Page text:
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EMBO J. 2007 May 16;26(10):2552-61. Epub 2007 Apr 26.

Autoprocessing of the Vibrio cholerae RTX toxin by the cysteine protease domain.

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Department of Microbiology-Immunology, Feinberg School of Medicine, Northwestern University, Chicago, IL 60611, USA.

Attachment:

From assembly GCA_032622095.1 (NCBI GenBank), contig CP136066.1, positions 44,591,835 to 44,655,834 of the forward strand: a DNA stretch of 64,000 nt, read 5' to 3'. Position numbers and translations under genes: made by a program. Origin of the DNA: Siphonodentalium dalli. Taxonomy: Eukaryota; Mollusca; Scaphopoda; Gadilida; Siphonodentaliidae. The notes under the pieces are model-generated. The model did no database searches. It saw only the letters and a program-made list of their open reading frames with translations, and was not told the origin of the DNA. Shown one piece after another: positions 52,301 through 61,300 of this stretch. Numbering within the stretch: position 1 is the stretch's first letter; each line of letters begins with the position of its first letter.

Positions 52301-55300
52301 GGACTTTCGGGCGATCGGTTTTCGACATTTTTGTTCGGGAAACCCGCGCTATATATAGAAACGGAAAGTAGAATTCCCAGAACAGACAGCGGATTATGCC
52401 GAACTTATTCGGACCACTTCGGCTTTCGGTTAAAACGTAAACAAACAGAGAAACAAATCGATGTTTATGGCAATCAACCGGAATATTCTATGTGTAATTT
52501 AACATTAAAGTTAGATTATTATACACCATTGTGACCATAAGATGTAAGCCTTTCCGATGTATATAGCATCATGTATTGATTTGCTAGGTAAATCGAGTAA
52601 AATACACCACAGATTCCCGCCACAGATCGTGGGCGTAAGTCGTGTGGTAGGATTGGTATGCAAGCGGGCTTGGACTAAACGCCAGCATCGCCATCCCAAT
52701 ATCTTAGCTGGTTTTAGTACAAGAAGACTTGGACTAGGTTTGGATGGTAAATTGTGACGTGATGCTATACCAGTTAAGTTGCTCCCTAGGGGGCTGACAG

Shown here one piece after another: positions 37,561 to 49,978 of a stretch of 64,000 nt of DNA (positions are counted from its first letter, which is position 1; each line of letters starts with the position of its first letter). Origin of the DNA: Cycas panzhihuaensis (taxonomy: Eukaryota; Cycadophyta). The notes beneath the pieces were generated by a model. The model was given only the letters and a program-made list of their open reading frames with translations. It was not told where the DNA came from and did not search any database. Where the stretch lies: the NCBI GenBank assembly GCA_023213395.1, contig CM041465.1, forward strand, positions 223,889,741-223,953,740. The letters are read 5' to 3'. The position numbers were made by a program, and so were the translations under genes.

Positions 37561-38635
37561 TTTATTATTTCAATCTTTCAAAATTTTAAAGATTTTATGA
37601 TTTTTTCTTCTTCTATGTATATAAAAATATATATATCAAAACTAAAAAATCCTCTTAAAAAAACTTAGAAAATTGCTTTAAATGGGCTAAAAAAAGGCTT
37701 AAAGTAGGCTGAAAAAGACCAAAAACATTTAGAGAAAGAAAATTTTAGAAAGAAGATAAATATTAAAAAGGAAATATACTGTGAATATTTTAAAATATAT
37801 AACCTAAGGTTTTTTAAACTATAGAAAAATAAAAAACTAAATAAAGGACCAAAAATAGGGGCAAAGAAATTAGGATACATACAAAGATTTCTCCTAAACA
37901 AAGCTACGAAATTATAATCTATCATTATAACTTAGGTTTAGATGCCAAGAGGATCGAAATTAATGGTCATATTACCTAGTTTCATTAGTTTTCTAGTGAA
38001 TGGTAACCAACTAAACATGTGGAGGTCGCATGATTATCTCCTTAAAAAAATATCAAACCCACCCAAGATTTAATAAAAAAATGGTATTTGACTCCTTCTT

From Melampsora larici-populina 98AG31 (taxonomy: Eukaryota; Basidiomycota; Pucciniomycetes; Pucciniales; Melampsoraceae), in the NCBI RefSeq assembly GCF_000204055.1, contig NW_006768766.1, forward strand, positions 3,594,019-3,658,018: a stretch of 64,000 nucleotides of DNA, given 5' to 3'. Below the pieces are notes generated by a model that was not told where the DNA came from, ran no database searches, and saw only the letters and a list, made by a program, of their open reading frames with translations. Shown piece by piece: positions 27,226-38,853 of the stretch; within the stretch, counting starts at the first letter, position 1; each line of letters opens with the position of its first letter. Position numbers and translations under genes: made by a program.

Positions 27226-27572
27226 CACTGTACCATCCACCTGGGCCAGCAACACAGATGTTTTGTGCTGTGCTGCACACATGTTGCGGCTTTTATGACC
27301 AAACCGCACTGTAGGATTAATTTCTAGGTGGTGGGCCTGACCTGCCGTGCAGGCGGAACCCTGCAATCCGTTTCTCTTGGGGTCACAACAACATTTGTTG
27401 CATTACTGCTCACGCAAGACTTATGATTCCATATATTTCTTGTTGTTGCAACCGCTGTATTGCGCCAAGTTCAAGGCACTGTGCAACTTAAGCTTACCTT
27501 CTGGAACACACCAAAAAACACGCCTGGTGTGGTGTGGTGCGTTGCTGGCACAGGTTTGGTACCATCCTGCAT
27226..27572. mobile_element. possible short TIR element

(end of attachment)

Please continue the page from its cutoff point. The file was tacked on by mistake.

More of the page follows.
Vibrio cholerae RTX is a large multifunctional bacterial toxin that causes actin crosslinking. Due to its size, it was predicted to undergo proteolytic cleavage during translocation into host cells to deliver activity domains to the cytosol. In this study, we identified a domain within the RTX toxin that is conserved in large clostridial glucosylating toxins TcdB, TcdA, TcnA, and TcsL; putative toxins from V. vulnificus, Yersinia sp., Photorhabdus sp., and Xenorhabdus sp.; and a filamentous/hemagglutinin-like protein FhaL from Bordetella sp. In vivo transfection studies and in vitro characterization of purified recombinant protein revealed that this domain from the V. cholerae RTX toxin is an autoprocessing cysteine protease whose activity is stimulated by the intracellular environment. A cysteine point mutation within the RTX holotoxin attenuated actin crosslinking activity suggesting that processing of the toxin is an important step in toxin translocation. Overall, we have uncovered a new mechanism by which large bacterial toxins and proteins deliver catalytic activities to the eukaryotic cell cytosol by autoprocessing after translocation.

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